Uncontacted tribe pictures provoke public outrage

June 5, 2008

One of the photos of uncontacted Indians published last week. © G. Miranda/FUNAI/Survival, 2008

This page was created in 2008 and may contain language which is now outdated.

Photographs published last week of an uncontacted tribe in Brazil near the Peruvian border have provoked public outrage, with over 1,300 people writing letters to Peru’s government to demand an end to illegal logging. The logging is threatening uncontacted Indians in the area.

The unique pictures of the Brazilian tribe hit the world’s headlines last week. At least one other tribe in the area is thought to have fled over the border from Peru into Brazil, fleeing illegal loggers who are razing their forest home.

Since the pictures were published, the Peruvian government has said it will investigate the issue. Peru’s President Alan Garcia had previously questioned the tribes’ existence.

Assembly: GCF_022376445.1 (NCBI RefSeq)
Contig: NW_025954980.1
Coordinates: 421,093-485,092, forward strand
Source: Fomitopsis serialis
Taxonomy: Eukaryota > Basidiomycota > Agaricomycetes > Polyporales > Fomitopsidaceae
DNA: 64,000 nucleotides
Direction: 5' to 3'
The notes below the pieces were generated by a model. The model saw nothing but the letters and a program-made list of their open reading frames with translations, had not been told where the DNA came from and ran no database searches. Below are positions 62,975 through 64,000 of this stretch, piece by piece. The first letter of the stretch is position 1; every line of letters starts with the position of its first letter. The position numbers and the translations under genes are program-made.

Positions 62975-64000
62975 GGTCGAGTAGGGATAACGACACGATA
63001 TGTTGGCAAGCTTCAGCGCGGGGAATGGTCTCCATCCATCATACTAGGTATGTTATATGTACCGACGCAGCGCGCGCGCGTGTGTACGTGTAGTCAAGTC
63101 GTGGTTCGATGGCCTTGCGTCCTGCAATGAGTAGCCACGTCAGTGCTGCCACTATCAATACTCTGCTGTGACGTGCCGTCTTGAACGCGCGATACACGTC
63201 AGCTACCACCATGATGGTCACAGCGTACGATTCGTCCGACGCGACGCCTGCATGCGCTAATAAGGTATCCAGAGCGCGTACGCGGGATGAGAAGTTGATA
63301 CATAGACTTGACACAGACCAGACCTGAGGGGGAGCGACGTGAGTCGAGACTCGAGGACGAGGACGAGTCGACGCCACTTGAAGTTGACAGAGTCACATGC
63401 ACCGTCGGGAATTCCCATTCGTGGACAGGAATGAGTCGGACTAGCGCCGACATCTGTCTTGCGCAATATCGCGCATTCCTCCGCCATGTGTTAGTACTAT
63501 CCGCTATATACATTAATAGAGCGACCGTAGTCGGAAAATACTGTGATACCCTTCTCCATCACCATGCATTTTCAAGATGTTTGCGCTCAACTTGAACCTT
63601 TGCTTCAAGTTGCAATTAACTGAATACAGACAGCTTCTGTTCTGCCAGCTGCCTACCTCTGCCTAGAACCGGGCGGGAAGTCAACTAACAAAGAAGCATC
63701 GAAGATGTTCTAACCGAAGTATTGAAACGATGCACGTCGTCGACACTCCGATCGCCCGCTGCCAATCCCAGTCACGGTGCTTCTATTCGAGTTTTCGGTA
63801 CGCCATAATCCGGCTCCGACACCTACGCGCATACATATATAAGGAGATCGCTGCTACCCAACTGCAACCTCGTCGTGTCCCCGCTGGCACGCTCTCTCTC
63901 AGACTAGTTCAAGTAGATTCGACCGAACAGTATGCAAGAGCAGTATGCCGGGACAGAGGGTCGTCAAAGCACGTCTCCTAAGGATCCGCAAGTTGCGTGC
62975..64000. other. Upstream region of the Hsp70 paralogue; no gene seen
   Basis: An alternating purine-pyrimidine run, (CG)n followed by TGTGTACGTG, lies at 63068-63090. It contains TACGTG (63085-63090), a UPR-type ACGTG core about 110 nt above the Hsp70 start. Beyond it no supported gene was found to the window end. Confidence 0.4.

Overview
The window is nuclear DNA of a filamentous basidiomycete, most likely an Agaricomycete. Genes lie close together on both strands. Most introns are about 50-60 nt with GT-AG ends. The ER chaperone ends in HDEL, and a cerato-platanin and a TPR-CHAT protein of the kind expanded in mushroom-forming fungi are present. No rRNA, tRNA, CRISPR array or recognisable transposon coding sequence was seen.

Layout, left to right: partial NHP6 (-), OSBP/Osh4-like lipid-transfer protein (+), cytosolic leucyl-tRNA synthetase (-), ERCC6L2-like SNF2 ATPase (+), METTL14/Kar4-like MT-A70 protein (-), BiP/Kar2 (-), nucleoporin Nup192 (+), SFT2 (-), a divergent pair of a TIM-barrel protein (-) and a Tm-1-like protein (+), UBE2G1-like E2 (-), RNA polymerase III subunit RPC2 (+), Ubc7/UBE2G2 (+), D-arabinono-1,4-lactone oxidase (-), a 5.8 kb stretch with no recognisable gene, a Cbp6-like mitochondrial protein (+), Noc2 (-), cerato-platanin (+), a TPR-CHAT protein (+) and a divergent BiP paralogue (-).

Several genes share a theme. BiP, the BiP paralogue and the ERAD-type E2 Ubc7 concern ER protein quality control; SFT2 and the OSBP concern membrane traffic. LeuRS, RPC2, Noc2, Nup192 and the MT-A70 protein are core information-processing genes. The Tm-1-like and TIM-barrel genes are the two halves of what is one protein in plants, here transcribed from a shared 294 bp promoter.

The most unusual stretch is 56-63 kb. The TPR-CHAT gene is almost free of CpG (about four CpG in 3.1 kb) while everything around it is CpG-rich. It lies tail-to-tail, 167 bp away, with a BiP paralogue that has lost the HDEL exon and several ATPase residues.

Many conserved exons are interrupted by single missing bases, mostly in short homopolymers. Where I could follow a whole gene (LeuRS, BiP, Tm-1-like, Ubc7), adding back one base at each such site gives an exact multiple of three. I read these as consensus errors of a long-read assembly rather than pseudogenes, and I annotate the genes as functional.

Survival International is campaigning to support the rights of Peru’s estimated fifteen uncontacted tribes, who are threatened by oil exploration as well as logging.

Survival’s director Stephen Corry said today, ‘These pictures have really struck a chord with people. The uncontacted tribe’s message, with their arrows pointed up at the aeroplane, could not be clearer – they want to be left alone. People understand this, and want to make sure their wishes are respected.’

For further information please contact Miriam Ross on (44) (0)20 7687 8734 or (44) (0)7504 543 367 or email [email protected]

Watch Survival's short film ‘Uncontacted Tribes’

Uncontacted Tribes of Peru